Where Magna is harder than surrounding rocks it forms sills caused by erosion wearing away weaker rocks. These form steep steps in the hilly landscape above Whiting Bay. Rivers tumble over the junction between the hard and softer rocks in a cascade sometimes leading to a staircase of waterfalls. The massive bulk of Holy Isle sheltering Lamlash Bay formed from a cone-sheet sill.
Dykes appear around most of Arran - some up to eight metres high. In the north dykes cut the granite but here the granite is the tougher, and the worn away dykes form small gorges, pools and waterfalls.
The oldest of the other rock types are the schists found in north-west Arran. These underlie moors and coastal slopes flanking the granite peaks behind Lochranza, Gatacol and Pirnmill and appear in coastal cliffs. Alongside the North Sannox Burn where it passes beneath the A841 road it forms first-rate sunbathing and picnicking platforms.
A geological fault separates the Dalradian rocks and the northern granite from the rest of the island. The fault curves round the granite from the coast north of Lochranza emerging again at the coast at Dougarie. To the south of the fault, the main rocks are red and white sandstones and conglomerates, with some limestone and beds of coal. These sedimentary rocks weathered to give fertile soils.
The ice ages produced boulder clay. Thick deposits appear where streams have cut down into them and in roadside cuttings along the Brodick-Lamlash Road. The ice sheet deposited blocks of the northern granite all over the south of the island.
Local glaciers polished and shaped the glens and corries to give polished walls of granite in Glen Rosa and Glen Sannox. As the glaciers melted, debris carried dropped to form ridges and mounds called moraines.
As the ice fields retreated, vast volumes of water entered the sea. Sea level rose and coastal lowlands became flooded. As the climatic warming ended, the rise in sea level slowed, while the land freed of the weight of ice rose, raising sea beds clear of the sea.
The result of all these forces over millions of years has been to produce an island with a physical geography complex and fascinating.
Whisky had not been distilled - legally - on Arran for over a hundred years - 160 to be more accurate - before this distillery was established in 1995. The distillery offers tours - four pounds - through the day along with a large café and gift shop. The day I was here, the distillery was playing host to a large number of Scandanavians who might have been taking advantage of lower taxes to snap up whisky at its source, though truth be told, British taxes and prices do not seem to be that much of a deal. I am not quite sure of which official Scottish whisky region that Isle of Arran falls into. It seemed like a Lowland whisky to me, unpeated as it was, very different to the whiskies found nearby in Campbelltown or on the island of Islay.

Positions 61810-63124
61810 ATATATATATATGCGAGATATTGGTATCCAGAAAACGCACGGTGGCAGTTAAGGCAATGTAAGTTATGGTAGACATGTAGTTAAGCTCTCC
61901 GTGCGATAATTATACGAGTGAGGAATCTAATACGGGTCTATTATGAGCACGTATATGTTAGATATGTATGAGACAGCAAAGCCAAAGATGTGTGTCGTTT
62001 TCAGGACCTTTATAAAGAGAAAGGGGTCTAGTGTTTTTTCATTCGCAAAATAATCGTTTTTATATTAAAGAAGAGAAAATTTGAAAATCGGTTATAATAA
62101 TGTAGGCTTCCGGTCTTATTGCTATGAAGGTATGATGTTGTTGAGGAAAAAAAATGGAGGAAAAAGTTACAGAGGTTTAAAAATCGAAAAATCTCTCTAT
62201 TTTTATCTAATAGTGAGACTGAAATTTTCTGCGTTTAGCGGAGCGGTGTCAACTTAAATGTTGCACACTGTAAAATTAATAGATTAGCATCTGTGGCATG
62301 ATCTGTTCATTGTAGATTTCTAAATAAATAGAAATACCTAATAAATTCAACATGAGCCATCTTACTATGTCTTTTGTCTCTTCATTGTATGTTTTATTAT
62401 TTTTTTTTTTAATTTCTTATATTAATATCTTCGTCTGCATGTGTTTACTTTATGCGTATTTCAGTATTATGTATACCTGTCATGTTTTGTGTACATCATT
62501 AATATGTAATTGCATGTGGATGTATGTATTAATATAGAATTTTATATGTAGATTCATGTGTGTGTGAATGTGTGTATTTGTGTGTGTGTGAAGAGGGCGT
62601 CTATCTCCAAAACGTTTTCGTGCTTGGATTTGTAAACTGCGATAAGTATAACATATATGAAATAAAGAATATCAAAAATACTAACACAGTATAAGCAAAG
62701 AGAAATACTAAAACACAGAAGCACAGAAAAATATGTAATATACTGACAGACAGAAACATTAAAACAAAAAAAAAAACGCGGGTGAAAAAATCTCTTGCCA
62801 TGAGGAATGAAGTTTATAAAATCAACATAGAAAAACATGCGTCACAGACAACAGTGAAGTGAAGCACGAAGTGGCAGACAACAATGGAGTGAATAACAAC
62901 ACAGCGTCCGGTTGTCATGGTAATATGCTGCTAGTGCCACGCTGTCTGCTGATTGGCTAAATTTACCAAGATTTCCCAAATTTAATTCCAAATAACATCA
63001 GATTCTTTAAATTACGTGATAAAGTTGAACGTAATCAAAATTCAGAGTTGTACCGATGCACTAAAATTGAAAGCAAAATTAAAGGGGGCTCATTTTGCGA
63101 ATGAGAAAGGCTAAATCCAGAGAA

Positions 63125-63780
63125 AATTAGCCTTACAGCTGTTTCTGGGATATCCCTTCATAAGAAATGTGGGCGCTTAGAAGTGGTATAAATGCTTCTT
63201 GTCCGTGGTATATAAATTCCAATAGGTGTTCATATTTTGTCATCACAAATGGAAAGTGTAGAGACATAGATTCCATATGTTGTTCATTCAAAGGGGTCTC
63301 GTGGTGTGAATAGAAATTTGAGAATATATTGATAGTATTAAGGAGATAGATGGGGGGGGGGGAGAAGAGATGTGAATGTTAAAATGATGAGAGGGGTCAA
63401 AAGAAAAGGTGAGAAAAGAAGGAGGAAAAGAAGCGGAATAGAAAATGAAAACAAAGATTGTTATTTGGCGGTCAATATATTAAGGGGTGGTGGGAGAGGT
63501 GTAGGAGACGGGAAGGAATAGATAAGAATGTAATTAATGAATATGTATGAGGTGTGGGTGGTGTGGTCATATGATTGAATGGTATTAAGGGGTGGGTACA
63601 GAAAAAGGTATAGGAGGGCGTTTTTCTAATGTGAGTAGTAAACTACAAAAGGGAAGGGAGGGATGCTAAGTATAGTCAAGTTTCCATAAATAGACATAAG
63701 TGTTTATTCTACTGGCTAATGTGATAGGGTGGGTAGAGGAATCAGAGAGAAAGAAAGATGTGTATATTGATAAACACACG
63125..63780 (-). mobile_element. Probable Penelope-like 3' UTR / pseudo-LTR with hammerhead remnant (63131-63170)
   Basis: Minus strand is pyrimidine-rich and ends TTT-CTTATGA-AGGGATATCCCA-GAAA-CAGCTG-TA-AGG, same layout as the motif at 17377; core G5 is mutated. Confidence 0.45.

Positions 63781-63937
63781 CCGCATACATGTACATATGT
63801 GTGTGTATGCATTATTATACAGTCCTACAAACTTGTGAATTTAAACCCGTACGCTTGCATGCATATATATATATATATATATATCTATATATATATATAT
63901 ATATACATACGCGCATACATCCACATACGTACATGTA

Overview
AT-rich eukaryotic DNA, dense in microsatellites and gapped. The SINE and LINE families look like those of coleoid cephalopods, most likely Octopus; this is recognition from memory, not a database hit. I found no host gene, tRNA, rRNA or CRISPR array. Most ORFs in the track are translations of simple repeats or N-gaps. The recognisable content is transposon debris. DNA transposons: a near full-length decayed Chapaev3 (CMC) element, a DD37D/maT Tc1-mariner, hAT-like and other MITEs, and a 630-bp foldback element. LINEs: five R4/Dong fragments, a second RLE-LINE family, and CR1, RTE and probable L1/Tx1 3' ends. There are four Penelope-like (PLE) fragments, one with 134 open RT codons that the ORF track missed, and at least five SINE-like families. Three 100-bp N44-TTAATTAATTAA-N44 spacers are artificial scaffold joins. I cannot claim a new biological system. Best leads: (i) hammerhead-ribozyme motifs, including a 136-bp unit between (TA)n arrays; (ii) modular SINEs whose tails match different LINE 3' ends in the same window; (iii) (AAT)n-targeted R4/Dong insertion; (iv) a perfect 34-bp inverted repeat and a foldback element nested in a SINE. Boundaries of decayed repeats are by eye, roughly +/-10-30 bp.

Arran’s highest peak - 874 meters/2866 feet - dominates the skyline from both Brodick and the Scottish Ayrshire mainland. It serves as a magnet for many would-be modern day versions of George Mallory. They clamber off the ferry at Brodick and set out to walk around the bay, beginning their climb at Cladach, next to Brodick Castle. Some cheat and take the bus to and from Cladach thus saving 6 km/3.75 miles and 1 meter of gain from their 17 km/10.5 mile and 875 meter gain route. The main route up Goatfell is a smaller version of the Appian Way, stones laid out making your way obvious. Only as you gain the final eastern ridge does the gradient finally become a factor. On top, there is a trigonometric point with a view indicator pointing out the many sights you can see both on the mainland, in the islands and off over to Northern Ireland. That is unless whipping clouds aren’t blasting over the top of the peak at the same time as your visit - as was my fate. If conditions allow, the immediate mountains and glacial valleys to the north and west invite further exploration. Or use them as a more interesting avenue up Goatfell, itself.
Holy Isle, so named as it was home to the Celtic St Molas, sits in Lamlash Bay and is accessible by a small ferry from the pier in the middle of Lamlash. We didn't have time to go there unfortunately but if you leave early enough it is apparently possible to climb its peaks before returning by the last ferry of the day. The north end of the island is home to a Tibetan Buddhist monestary & retreat